double, triple, etc, the *pressure*, the *density** *of the gas is doubled, tripled, etc. In other
words, the *density
increases proportional to the pressure*,
that is, *d*_{1}:* d*_{2}* *=
*p*_{1}* *: *p*_{2}* .
*Also this law only applies when the Law of Boyle-Mariotte is
valid and, as already been indicated, at

The law *pv = const*
can be described geometrically. If you plot in a rectilinear
coordinate system
corresponding values of *p* and* v *along the
ordinate and abscissa, the rectangles formed by them have always
the same area. The equation *pv = *const is an equal-sided
hyperbola (Fig. 199).

**Deviation
from ****p·v-****law**** **

If this law were
strictly applicable, corresponding values of pressure and volume
would satisfy strictly the equation *v*_{0}*p*_{0}/*v*_{1}*p*_{1}
= 1. However, for *p*_{1} <*p*_{0},
this fraction is up to very high pressures at medium temperatures *larger* than 1 for all gases except hydrogen
and helium. It is smaller than 1 for Hydrogen and Helium, that
is, for these gases *v*_{1}*p*_{1}>
*v*_{0}*p*_{0}, that is, *v*_{1}
is larger that it would be by the law. Hence these two gases are *less compressible* than the law requires, all other gases
are more. Experience tells us that the fraction deviates more
from 1, the closer the pressure approaches the point at which
they become liquid. It is for *p*_{1} - *p*_{0}=1atm
at small pressure and at 0º C:

Helium | 0.99955 | Nitric Oxide | 1.00117 | |||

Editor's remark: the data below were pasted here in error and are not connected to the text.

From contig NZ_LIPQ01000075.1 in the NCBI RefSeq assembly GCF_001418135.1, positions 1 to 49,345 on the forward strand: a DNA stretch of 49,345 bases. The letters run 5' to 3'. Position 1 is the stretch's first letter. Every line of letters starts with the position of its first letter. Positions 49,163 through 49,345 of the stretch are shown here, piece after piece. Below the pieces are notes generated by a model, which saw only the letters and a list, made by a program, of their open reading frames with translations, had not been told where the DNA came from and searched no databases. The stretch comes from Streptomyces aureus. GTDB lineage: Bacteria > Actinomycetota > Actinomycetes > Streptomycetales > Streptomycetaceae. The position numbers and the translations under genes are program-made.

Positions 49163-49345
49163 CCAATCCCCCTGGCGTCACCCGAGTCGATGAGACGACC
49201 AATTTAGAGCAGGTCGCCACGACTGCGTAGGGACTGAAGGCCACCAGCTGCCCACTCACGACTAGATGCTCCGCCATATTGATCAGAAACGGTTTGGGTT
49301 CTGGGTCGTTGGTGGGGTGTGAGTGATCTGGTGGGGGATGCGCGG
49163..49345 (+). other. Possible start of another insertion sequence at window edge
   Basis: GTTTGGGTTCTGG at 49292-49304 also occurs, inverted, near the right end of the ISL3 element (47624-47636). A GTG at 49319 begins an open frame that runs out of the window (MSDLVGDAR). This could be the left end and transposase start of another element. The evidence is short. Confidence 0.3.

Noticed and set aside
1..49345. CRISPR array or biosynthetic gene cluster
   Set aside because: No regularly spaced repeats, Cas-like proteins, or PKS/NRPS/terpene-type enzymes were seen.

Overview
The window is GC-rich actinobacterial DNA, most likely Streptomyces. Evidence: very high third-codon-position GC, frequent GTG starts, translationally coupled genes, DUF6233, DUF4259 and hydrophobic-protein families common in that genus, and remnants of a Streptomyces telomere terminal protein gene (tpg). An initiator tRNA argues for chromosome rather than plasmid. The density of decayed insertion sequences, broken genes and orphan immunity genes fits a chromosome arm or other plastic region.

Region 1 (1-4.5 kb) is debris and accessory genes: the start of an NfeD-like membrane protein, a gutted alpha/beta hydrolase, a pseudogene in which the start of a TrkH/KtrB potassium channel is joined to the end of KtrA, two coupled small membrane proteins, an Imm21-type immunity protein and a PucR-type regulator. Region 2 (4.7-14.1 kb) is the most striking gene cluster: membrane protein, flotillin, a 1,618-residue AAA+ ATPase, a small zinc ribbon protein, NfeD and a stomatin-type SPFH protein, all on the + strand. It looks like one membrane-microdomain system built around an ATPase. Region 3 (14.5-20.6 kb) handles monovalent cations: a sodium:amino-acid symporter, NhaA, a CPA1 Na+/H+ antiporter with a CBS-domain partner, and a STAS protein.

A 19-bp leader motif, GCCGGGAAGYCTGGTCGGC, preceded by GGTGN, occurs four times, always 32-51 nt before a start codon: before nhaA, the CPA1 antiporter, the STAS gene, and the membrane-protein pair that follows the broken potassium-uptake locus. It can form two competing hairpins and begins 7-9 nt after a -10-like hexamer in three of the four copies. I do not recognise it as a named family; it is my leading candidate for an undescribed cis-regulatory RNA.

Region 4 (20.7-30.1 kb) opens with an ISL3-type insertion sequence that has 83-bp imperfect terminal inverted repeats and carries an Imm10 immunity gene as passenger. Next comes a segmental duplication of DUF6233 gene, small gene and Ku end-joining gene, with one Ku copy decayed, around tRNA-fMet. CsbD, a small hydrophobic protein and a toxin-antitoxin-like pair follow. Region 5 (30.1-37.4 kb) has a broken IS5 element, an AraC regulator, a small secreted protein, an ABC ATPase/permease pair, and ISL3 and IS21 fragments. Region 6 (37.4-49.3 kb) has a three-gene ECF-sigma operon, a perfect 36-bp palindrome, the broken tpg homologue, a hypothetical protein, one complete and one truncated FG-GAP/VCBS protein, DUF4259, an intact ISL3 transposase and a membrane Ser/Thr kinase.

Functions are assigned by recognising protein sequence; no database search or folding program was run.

Hydrogen | 0.99922 | Hydrogen Chloride | 1.00737 | |||

Nitrogen | 1.00074 | Ammonia | 1.01499 | |||

Oxygen | 1.00097 | Sulphuric Acid | 1.02341 |

The deviation from unity is so small that it is normally neglected.

**Mechanical foundation of ****p·v-****Law.
Kinetic Theory of Gases**

This law can be explained by means of the *hypothesis* that gases do not have appreciable
cohesion and that their particles move along straight lines at
high speeds. The theory, based on this hypothesis, is the *Kinetic Theory of Gases*. (August
Karl Krönig 1822-1879, Clausius, Maxwell, O.E.Meyer, Boltzmann ). It explains the pressure in a gas as
follows: On their way, the *gas
particles collide* with
every obstacle, with each other, rebound, change their path until
they collide again, etc. Naturally, they also collide with the
wall of the confining vessel and the *totality of their impacts** *against it expresses itself as
the *pressure** *of the gas against the wall.
With the aid of several simplifying assumptions, this concept
leads to Boyle's Law:

Let a gas be confined in a cube
with edge length *a* (volume *a*³) and its
molecular velocity be so large that a gas particle, which moves
parallel to a wall in each second, flies to and fro between two
opposite walls *n-times*, that is, *it impacts **n*-times against the same wall. (We disregard
the collisions with gas particles and assume that they merely fly
to and fro between opposite walls and perpendicularly to them -
these are assumptions which, while not fulfilled, are not
contradictory.)

Now *compress* the cube,
so that it has the edge length *a*/2 (Volume *a*³/8).
The molecular velocity now yields 2*n *return trips per
second. Hence each wall experiences twice as many impacts, but
has only one quarter of its original area. The impacts are now
against a four times smaller area than before and repeat